Tablet, Oral:

Kalydeco: 150 mg [contains fd&c blue #2 (indigo carm) aluminum lake]

Prescribing and Access Restrictions

Product is only available via authorized pharmacies and distributors. Further information is available at https://www.vrtx.com/authorized-distributors.

Administration: Pediatric

Oral:

Tablets: Swallow tablets whole. Administer before or after high-fat-containing foods (eg, butter, cheese pizza, eggs, peanut butter, whole milk dairy products [eg, whole milk, cheese, yogurt]).

Granules: Mix entire packet of granules with a teaspoon of soft food (eg, pureed fruits [excluding grapefruit or Seville oranges] or vegetables, yogurt, applesauce) or 5 mL of liquid (eg, water, milk, breast milk, infant formula, juice [excluding grapefruit or Seville oranges]); food or liquid should be at or below room temperature. Granule mixture should be completely consumed within 1 hour.

Missed dose: If dose is missed within 6 hours of the usual administration time, administer the dose as soon as possible and resume normal schedule; if >6 hours since missed dose, skip the missed dose and return to the normal dosing schedule.

Administration: Adult

Oral: Administer before or after high-fat-containing foods (eg, butter, cheese pizza, eggs, peanut butter, whole-milk dairy products [eg, whole milk, cheese, yogurt]).

Granules: Mix entire packet of granules with 5 mL of soft food (eg, pureed fruits [excluding grapefruit] or vegetables, yogurt, applesauce) or liquid (eg, water, milk, juice [excluding grapefruit juice]); food or liquid should be at or below room temperature. Granule mixture should be completely consumed within 1 hour.

Tablets: Swallow whole.

Storage/Stability

Store at 20°C to 25°C (68°F to 77°F); excursions permitted to 15°C to 30°C (59°F to 86°F); after mixing the granules, the product is stable for 1 hour.

Use

Treatment of cystic fibrosis (CF) in patients who have a mutation in the cystic fibrosis transmembrane conductance regulator (CFTR) gene that is responsive to ivacaftor potentiation based on clinical and/or in vitro assay data (see product labeling for specific gene information) (FDA approved in ages ≥1 month and adults); Note: If the patient's genotype is unknown, a FDA-cleared cystic fibrosis mutation test should be used to detect the presence of a CFTR mutation followed by verification with bidirectional sequencing when recommended by the mutation test instructions for use.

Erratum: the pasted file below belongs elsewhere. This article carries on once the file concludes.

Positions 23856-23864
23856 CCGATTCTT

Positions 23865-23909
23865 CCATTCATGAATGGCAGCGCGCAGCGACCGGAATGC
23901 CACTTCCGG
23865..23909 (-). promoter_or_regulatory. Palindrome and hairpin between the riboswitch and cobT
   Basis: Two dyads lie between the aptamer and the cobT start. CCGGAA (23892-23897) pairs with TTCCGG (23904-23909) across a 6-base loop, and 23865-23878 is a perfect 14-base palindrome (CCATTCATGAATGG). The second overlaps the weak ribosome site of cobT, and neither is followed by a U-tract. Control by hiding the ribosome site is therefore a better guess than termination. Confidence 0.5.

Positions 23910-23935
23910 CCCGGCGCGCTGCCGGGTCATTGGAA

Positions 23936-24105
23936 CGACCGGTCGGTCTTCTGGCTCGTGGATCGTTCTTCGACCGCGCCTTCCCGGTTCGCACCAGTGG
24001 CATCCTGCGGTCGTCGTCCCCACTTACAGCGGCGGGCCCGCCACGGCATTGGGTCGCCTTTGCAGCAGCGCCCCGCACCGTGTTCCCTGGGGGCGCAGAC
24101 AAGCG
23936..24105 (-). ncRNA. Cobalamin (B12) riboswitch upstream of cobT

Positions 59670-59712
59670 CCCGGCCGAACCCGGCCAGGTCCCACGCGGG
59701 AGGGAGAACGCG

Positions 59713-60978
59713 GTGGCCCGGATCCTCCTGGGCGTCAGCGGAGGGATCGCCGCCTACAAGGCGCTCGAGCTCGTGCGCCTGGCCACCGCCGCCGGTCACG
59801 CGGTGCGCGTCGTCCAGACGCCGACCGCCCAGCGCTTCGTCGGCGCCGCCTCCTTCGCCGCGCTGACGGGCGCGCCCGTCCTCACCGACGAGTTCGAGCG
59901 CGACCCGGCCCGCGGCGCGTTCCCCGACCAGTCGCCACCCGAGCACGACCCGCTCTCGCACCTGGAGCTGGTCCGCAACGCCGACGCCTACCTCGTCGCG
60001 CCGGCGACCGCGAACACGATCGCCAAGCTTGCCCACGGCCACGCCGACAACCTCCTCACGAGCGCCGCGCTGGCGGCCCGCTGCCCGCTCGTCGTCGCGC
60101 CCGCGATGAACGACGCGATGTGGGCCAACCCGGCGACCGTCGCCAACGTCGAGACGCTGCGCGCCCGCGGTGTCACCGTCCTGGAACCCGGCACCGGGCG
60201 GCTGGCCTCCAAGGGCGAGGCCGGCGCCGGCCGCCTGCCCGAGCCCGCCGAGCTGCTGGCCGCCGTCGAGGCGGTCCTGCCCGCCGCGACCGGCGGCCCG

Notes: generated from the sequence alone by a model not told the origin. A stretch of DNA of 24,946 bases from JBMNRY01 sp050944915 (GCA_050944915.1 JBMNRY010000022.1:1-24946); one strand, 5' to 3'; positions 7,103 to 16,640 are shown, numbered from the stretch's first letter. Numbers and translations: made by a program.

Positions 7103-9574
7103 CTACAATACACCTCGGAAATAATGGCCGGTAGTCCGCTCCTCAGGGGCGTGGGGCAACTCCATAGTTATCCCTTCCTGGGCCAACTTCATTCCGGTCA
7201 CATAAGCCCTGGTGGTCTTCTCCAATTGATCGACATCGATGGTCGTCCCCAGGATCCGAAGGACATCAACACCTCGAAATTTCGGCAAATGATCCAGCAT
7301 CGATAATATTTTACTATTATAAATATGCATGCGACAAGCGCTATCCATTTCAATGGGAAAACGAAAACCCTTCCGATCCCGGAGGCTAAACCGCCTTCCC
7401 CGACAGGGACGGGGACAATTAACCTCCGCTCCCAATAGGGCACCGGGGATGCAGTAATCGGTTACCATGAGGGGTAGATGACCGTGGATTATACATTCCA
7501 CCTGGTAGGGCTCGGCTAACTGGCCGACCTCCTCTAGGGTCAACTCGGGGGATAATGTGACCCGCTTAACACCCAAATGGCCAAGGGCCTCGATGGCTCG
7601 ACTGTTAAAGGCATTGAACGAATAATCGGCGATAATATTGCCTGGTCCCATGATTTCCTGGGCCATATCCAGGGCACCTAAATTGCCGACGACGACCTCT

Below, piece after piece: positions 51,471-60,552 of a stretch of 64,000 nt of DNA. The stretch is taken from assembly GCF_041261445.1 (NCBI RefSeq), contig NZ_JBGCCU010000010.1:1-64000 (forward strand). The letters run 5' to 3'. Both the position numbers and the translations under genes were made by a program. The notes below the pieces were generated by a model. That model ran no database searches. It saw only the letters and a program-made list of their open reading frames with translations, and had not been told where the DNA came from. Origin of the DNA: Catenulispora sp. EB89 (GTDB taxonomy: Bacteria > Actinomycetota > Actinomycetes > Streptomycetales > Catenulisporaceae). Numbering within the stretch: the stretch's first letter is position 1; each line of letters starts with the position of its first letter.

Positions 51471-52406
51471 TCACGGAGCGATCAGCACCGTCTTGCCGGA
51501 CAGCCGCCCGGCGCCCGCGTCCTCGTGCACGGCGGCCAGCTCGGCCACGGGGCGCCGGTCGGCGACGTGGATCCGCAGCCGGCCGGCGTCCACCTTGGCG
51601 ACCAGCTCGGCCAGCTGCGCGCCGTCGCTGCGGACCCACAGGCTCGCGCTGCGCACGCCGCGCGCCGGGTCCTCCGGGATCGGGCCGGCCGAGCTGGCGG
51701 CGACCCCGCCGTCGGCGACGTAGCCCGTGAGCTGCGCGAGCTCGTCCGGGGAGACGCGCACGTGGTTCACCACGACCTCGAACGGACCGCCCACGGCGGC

Metabolism/Transport Effects

Substrate of CYP3A4 (major); Note: Assignment of Major/Minor substrate status based on clinically relevant drug interaction potential; Inhibits CYP3A4 (weak), P-glycoprotein/ABCB1

Drug Interactions

Note: Interacting drugs may not be individually listed below if they are part of a group interaction (eg, individual drugs within “CYP3A4 Inducers [Strong]” are NOT listed). For a complete list of drug interactions by individual drug name and detailed management recommendations, use the Lexicomp drug interactions program by clicking on the “Launch drug interactions program” link above.

Afatinib: P-glycoprotein/ABCB1 Inhibitors may increase the serum concentration of Afatinib. Management: If combined, administer the P-gp inhibitor simultaneously with, or after, the dose of afatinib. Monitor closely for signs and symptoms of afatinib toxicity and if the combination is not tolerated, reduce the afatinib dose by 10 mg. Risk D: Consider therapy modification

Aliskiren: P-glycoprotein/ABCB1 Inhibitors may increase the serum concentration of Aliskiren. Risk C: Monitor therapy

ALPRAZolam: CYP3A4 Inhibitors (Weak) may increase the serum concentration of ALPRAZolam. Risk C: Monitor therapy

Berotralstat: P-glycoprotein/ABCB1 Inhibitors may increase the serum concentration of Berotralstat. Management: Decrease the berotralstat dose to 110 mg daily when combined with P-glycoprotein (P-gp) inhibitors. Risk D: Consider therapy modification

Bilastine: P-glycoprotein/ABCB1 Inhibitors may increase the serum concentration of Bilastine. Risk X: Avoid combination

Bitter Orange: May increase the serum concentration of Ivacaftor. Risk X: Avoid combination